Berlin Water Company

Berlin, Germany

Berlin Water Company

Berlin, Germany
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Wiese B.,Helmholtz Center Potsdam | Massmann G.,Carl von Ossietzky University | Massmann G.,Free University of Berlin | Jekel M.,TU Berlin | And 3 more authors.
Water Research | Year: 2011

Managed aquifer recharge (MAR) provides efficient removal for many organic compounds and sum parameters. However, observed in situ removal efficiencies tend to scatter and cannot be predicted easily. In this paper, a method is introduced which allows to identify and eliminate biased samples and to quantify simultaneously the impact of (i) redox conditions (ii) kinetics (iii) residual threshold values below which no removal occurs and (iv) field site specifics. It enables to rule out spurious correlations between these factors and therefore improves the predictive power. The method is applied to an extensive database from three MAR field sites which was compiled in the NASRI project (2002-2005, Berlin, Germany). Removal characteristics for 38 organic parameters are obtained, of which 9 are analysed independently in 2 different laboratories. Out of these parameters, mainly pharmaceutically active compounds (PhAC) but also sum parameters and industrial chemicals, four compounds are shown to be readily removable whereas six are persistent. All partly removable compounds show a redox dependency and most of them reveal either kinetic dependencies or residual threshold values, which are determined. Differing removal efficiencies at different field sites can usually be explained by characteristics (i) to (iii). © 2011 Elsevier Ltd.

Schimmelpfennig S.,Leibniz Institute of Freshwater Ecology and Inland Fisheries | Kirillin G.,Leibniz Institute of Freshwater Ecology and Inland Fisheries | Engelhardt C.,Leibniz Institute of Freshwater Ecology and Inland Fisheries | Nutzmann G.,Leibniz Institute of Freshwater Ecology and Inland Fisheries | Dunnbier U.,Berlin Water Company
Water Research | Year: 2012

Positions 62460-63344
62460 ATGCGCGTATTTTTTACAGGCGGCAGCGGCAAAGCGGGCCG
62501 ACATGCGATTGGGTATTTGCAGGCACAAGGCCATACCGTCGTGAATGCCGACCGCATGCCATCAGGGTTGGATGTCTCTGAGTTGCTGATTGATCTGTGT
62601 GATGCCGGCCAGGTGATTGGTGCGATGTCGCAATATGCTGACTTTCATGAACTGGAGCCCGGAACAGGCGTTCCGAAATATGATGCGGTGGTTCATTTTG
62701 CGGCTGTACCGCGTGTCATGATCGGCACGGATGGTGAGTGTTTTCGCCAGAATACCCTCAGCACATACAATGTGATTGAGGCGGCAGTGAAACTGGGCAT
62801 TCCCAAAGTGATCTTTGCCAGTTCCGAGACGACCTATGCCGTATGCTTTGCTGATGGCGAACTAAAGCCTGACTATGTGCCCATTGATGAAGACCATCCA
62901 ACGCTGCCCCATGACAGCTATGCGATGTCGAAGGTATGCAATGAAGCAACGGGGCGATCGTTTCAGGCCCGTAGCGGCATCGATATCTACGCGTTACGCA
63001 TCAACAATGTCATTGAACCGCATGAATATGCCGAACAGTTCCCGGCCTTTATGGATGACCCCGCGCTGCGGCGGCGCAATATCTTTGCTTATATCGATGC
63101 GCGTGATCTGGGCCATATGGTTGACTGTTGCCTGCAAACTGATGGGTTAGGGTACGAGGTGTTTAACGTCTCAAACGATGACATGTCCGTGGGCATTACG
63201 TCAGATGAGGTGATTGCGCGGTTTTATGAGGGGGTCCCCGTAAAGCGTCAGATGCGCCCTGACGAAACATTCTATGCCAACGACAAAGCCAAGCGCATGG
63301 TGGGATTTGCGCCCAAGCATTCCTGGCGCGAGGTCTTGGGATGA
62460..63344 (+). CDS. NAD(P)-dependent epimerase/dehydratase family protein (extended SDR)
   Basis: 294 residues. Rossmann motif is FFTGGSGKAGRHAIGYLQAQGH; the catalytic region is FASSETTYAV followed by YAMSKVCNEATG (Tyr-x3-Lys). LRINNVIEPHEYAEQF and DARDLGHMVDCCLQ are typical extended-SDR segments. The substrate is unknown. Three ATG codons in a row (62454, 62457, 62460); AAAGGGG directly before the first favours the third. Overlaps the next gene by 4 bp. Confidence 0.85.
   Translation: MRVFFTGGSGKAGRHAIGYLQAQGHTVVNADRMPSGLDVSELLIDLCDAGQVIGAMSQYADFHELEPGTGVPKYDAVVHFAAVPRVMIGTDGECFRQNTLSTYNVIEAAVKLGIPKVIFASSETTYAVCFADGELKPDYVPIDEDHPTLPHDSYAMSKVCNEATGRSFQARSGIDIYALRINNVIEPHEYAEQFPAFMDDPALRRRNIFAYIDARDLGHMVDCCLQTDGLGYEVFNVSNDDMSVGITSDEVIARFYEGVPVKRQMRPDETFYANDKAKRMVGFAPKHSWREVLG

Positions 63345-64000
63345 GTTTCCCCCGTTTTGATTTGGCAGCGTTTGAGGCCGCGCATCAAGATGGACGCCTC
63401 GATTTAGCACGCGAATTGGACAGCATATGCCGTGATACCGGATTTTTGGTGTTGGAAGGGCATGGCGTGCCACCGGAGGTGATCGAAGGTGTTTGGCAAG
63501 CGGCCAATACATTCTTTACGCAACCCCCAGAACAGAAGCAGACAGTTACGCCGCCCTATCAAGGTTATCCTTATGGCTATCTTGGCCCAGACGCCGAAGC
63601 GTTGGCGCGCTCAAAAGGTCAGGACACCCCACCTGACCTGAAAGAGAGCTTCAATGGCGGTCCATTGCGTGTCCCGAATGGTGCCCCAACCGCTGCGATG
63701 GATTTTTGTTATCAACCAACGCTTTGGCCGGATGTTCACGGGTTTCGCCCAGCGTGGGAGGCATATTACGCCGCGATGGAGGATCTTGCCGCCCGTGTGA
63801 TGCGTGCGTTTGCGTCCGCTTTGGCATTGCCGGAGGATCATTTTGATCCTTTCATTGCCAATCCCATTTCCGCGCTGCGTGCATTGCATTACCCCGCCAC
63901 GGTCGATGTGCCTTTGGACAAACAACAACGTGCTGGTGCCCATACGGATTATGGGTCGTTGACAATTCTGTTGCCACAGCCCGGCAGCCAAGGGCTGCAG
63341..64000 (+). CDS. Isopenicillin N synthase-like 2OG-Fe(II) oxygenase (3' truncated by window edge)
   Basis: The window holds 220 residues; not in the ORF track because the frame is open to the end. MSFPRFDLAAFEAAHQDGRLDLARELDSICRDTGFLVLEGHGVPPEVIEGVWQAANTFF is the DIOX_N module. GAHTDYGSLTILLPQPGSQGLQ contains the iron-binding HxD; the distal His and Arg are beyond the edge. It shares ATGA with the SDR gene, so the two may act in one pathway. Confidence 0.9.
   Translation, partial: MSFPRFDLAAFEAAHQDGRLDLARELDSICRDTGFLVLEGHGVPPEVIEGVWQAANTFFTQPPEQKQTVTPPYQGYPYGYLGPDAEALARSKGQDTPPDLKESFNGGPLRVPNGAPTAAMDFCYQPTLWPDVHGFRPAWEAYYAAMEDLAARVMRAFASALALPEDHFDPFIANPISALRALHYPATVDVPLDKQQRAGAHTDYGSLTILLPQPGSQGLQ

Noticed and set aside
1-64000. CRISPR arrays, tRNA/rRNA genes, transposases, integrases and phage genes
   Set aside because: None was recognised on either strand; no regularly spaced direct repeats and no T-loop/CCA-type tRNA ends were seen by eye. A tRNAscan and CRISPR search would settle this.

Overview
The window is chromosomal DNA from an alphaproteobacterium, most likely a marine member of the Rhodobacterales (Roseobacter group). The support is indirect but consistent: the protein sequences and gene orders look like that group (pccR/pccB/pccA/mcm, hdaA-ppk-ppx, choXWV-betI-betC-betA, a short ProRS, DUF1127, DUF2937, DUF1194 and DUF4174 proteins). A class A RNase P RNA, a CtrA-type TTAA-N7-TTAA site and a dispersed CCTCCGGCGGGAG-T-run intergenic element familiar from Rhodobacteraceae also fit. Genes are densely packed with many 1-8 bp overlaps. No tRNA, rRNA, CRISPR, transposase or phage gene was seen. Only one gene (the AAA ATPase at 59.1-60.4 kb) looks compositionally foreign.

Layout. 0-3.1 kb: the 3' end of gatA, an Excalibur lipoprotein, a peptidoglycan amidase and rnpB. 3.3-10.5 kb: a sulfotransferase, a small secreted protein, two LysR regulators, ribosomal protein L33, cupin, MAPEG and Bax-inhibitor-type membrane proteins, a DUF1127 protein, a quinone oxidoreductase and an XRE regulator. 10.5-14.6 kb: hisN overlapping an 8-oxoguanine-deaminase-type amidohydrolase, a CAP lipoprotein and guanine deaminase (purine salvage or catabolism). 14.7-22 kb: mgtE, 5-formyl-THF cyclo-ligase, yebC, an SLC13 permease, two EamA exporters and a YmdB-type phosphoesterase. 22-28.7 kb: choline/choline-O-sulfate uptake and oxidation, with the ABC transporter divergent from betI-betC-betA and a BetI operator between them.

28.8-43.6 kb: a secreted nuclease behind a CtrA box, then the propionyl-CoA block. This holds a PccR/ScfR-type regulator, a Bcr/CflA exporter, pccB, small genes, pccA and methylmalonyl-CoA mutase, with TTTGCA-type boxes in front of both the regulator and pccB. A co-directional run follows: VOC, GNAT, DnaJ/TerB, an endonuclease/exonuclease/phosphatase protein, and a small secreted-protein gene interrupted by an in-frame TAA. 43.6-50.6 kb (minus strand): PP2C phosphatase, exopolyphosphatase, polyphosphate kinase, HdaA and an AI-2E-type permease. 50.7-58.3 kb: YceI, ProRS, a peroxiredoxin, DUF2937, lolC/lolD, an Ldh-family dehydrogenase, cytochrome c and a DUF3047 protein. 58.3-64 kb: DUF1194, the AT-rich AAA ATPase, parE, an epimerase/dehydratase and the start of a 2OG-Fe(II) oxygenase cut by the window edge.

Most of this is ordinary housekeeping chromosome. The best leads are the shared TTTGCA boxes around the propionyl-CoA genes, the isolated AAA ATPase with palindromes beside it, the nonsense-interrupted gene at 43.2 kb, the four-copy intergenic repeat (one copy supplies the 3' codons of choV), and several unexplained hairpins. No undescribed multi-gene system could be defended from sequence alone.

Lake Tegel (Berlin, Germany) is controlled by two main inflows: inflow #1 (River Havel) is heavily phosphorus-laden, whereas inflow #2 is an artificial confluence that includes discharge from a municipal wastewater treatment plant distinguished by high levels of phosphorus and pharmaceuticals. To reduce the phosphorus load on the lake, a phosphorus elimination plant (PEP) is situated at inflow #2. Moreover, the two inflows are short-circuited by a pipeline that transfers part of the inflow #1 water to the PEP and finally releases it into inflow #2. The pipeline and the PEP have contributed to a continuous reduction in the total phosphorus concentration of Lake Tegel in the past 25 years. We investigate the question of whether the existing lake pipeline can also be used to reduce the amount of pharmaceuticals in Lake Tegel originating from inflow #2 by dilution with water from River Havel, by diverting part of inflow #2 around the lake, or by a combination of both strategies. The circulation pattern of Lake Tegel is complicated by complex bathymetry and numerous islands and is therefore highly sensitive to winds. We tested seven different management scenarios by hydrodynamic modeling for a period of 16 years with the two-dimensional version of the Princeton Ocean Model (POM). None of the scenarios provided a strategy optimal for both pharmaceuticals and phosphorus. Nonetheless, compound regimes, such as alternating the pipe flow direction or adding another pipeline, allowed the most abundant pharmaceutical (carbamazepine) to be reduced while maintaining the current phosphorus level. This study demonstrates the ability of immediate lake regulation measures to maintain water quality. In the case of Lake Tegel, the pipeline can be fully effective with regard to pharmaceuticals only in combination with additional efforts such as advanced pharmaceutical treatment of wastewater and/or phosphorus reduction in the River Havel catchment. © 2012 Elsevier Ltd.